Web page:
I am a Departmental Lecturer at the
Department of Experimental Psychology. After gathering some experience at LMU Munich,
Harvard Medical Schools’ Visual Attention Lab and the Active
at the University of Dundee, I completed my PhD at the Scene Grammar Lab. I followed this up with an Interim Professorship at the
Goethe University Frankfurt. I have taught introductory and advanced lectures
and seminars in Cognitive Psychology and Experimental Methods & Statistics.
For the department, I teach the Statistical Theory & Methods module for the MSc in Psychological Research.
For college, I give tutorials to Experimental Psychology (EP), Psychology, Philosophy & Linguistics (PPL), and Biomedical Science (BMS) students.
My work focuses on understanding the interactions between attention and memory. That includes understanding how attention is directed in memory and what the nature of this memory space is. But also, how memory representations are formed, modulated, and used in a predictive fashion when guiding behaviour. My investigations focus on ecologically valid and naturalistic behaviour, using psychophysics, eye-tracking, EEG, and Virtual Reality. I am affiliated with the Brain & Cognition Lab at the Oxford Centre for Human Brain Activity.
What Inspired You To Pursue Your Subject?
During my first undergraduate year, I was completely baffled by the realization that what we perceive is more than what meets the eyes. Or maybe not “more”, but “different”. This was news to me. Afterwards, I spent a lot of time trying to gain an understanding of experimental methods, as this seemed like the perfect way to investigate this. Plus, it is a lot of fun. What I found is that previous experiences have a profound impact on our perception, so I zoomed in on that. Turns out that the past effects the present because you store memories for exactly that purpose. Doing research all the time can be quite exhausting and the best way for me to recharge is to be around motivated and energetic students in lectures and workshops.
Find out more about the things I am interested in at https://www.draschkow.com/.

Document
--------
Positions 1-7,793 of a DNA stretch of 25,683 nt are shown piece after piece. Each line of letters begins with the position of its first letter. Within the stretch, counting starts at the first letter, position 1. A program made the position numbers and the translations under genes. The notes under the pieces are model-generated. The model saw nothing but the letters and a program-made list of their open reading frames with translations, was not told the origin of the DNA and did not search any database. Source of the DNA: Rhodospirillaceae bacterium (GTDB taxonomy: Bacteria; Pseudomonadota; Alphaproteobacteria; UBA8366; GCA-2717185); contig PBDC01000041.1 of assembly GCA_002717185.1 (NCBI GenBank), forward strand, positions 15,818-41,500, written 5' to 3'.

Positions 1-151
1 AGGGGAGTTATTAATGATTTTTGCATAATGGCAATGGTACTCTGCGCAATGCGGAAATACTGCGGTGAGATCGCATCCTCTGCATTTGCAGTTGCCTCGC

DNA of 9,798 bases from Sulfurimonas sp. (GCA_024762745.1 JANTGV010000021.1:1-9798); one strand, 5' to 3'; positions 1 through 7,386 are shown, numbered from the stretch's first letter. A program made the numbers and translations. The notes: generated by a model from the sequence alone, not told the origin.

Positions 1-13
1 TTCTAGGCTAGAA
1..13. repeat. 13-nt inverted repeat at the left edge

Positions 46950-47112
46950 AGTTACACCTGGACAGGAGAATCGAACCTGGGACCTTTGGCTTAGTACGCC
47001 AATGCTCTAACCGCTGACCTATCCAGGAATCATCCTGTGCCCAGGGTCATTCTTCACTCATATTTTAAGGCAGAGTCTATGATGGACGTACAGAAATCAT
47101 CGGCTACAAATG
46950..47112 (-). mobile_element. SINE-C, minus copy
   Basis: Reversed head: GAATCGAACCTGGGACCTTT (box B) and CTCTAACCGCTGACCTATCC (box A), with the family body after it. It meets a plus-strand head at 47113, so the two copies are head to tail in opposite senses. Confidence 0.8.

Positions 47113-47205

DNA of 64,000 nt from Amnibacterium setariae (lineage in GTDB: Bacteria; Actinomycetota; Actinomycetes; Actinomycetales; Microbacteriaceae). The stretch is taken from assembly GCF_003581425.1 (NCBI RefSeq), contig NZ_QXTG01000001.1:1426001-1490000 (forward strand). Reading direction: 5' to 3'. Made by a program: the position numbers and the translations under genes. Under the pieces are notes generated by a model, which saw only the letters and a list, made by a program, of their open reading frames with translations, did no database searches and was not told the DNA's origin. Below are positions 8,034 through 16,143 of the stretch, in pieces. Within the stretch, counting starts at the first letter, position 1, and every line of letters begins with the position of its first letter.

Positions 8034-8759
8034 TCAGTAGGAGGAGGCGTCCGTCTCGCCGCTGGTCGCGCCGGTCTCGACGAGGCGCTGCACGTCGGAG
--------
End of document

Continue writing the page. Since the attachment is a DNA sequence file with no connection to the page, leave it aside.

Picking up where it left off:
Awards and Distinctions
2021: Medical Science Division, Early Career Excellent Teacher Award, University of Oxford
2018: 1822 Teaching Prize – one of the oldest interdisciplinary teaching prizes in Germany, nominated by students and voted by a jury
2017: YAVIS Teaching Prize of the Goethe University Psych. Department – voted by students
Societies: American Psychological Society, British Association for Cognitive Neuroscience, Psychonomic Society, Vision Science Society, German Psychological Society
Draschkow, D., Nobre, A. C. & van Ede, F. (in press). Multiple spatial frames for immersive working memory. Nature Human Behavior.
Kumle, L., & Võ, M. L.-H., & Draschkow, D. (2021). Estimating power in linear and generalized linear mixed models: an open introduction and tutorial in R. Behavior Research Methods. doi
Draschkow, D., Kallmayer, M. & Nobre, A. C. (2021). When natural behavior engages working memory. Current Biology, 31(4), 869-874.e5 doi
Võ, M. L.-H., Boettcher, S. E. P., & Draschkow, D. (2019). Reading Scenes: How Scene Grammar Guides Attention and Aids Perception in Real-World Environments. Current Opinion in Psychology. https://doi.org/10.1016/j.copsyc.2019.03.009
Sassenhagen, J. & Draschkow, D. (2019). Cluster-based permutation tests of MEG/EEG data do not establish significance of effect latency or location. Psychophysiology. 2019;e13335. https://doi.org/10.1111/psyp.13335
Draschkow, D., Heikel, E., Võ, M. L.-H.,
Fiebach, C., & Sassenhagen, J. (2018). No evidence from MVPA for different processes underlying the
N300 and N400 incongruity effects in object-scene processing. Neuropsychologia,
120, 9-17. link
Draschkow, D., & Võ, M. L.-H. (2017).
Scene grammar shapes the way we interact with objects, strengthens memories,
and speeds search. Scientific Reports, 7(1), 16471. link
Draschkow, D., Wolfe, J. M., & Võ, M. L.-H. (2014). Seek and you shall remember: Scenesemantics interact with visual search to build better memories. Journal of Vision, 14(8):10, 1–18. https://doi.org/10.1167/14.8.10